The answer to this question depends upon which disability program you are applying for. The Social Security Administration (SSA) manages two disability programs with their own rules of eligibility. Most individuals who apply for disability benefits through the SSA will be evaluated for both Social Security Disability (SSD) and Supplemental Security Income (SSI) eligibility.
Social Security Disability
Social Security Disability (SSD) is based upon an individual's work activity. Individuals who have worked enough to be insured for their age (the number of quarters it takes to be insured depend upon an individual's age) will receive a disability benefit if they are found to be medically disabled. Owning or receiving property does not prohibit an individual from winning Social Security disability benefits, because the SSD program has no resource limits. Nor does SSD have a limit to the amount of unearned income you have, such as money from investments, interests, cash gifts, or inheritance. So if you receive any of these items after you apply, your eligibility won't be affected. (However, if you go back to work after you apply and earn over $1,070 per month, you won't be considered disabled unless you are in a trial work program.)
Supplemental Security Income
The second disability program administered by the Social Security is SSI. Supplemental Security Income (SSI) is a need-based program that is designed to help individuals who have not worked, not worked much, or not worked recently, if the individual meets income and resource limits. Each year Social Security establishes income and resource limits for this program. Since the resource limit is currently $2,000, property ownership may prevent you from receiving SSI. However, the land that you live on and your house and your most valuable vehicle are excluded from the limit. Resources that count toward the limit are bank accounts, cash gifts, retirement plans, stocks, bonds, inheritances, jewelry (except a wedding and engagement ring), and household goods and personal effects over $2,000.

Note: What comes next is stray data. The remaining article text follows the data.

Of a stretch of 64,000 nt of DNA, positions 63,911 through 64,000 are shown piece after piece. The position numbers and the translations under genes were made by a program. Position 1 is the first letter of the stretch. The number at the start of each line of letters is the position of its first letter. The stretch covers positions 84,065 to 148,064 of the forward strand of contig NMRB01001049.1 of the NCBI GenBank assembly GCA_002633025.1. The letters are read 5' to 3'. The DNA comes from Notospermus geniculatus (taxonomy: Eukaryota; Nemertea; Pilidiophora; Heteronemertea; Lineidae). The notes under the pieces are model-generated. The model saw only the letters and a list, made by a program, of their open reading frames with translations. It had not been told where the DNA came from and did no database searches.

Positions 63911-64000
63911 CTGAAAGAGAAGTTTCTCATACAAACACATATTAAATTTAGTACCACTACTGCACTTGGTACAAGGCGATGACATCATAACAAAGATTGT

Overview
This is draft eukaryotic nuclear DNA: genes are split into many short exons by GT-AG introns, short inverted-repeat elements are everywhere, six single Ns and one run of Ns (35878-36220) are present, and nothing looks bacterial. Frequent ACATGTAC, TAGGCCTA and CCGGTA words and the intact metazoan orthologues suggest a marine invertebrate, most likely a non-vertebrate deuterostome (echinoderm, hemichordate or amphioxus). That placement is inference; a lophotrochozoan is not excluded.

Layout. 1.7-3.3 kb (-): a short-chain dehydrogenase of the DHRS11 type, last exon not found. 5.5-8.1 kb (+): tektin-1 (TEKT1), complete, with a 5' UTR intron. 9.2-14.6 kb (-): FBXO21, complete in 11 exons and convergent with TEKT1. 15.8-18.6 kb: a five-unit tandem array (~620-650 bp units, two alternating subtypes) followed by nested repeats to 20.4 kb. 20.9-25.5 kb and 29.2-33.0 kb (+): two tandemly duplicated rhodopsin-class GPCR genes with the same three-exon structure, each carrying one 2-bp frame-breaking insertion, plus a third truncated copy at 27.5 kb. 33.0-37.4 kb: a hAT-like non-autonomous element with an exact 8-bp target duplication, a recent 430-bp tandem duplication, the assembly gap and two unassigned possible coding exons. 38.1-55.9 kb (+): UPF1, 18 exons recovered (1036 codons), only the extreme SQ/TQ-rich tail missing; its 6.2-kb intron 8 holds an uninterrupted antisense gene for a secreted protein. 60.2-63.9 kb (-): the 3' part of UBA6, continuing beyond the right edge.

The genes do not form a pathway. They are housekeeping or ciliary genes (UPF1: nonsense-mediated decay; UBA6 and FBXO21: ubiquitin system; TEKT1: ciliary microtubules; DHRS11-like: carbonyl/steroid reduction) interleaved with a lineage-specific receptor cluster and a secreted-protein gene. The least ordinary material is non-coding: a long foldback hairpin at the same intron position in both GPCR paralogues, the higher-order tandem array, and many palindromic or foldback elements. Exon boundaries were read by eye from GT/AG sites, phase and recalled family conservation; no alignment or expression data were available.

If your property is clearly over the SSI resource limit when you apply for SSI at the Social Security office, you will most likely be denied when you complete your initial disability interview (unless you qualify for SSD). If your income and property are under the resource limit, your claim will be sent to Disability Determination Services (DDS) to evaluate your disability. After DDS says whether you are disabled or not, your claim will be sent back to your local Social Security office for an end-line review to determine if you still meet the income and resource limits of the SSI program. So even if you are approved, you could still receive a denial because of too many resources/assets at an end-line SSI review if your financial circumstances have changed.
You are required to tell the SSA if your financial information changes after you apply. For instance, if, after you apply, you receive some unexpected income, such as child support, or you receive property, you have to tell the SSA. Failing to tell the SSA of changes in your finances, even after you start to receive benefits, can result in your having to pay back overpayments, and possibly be charged with penalties and fraud.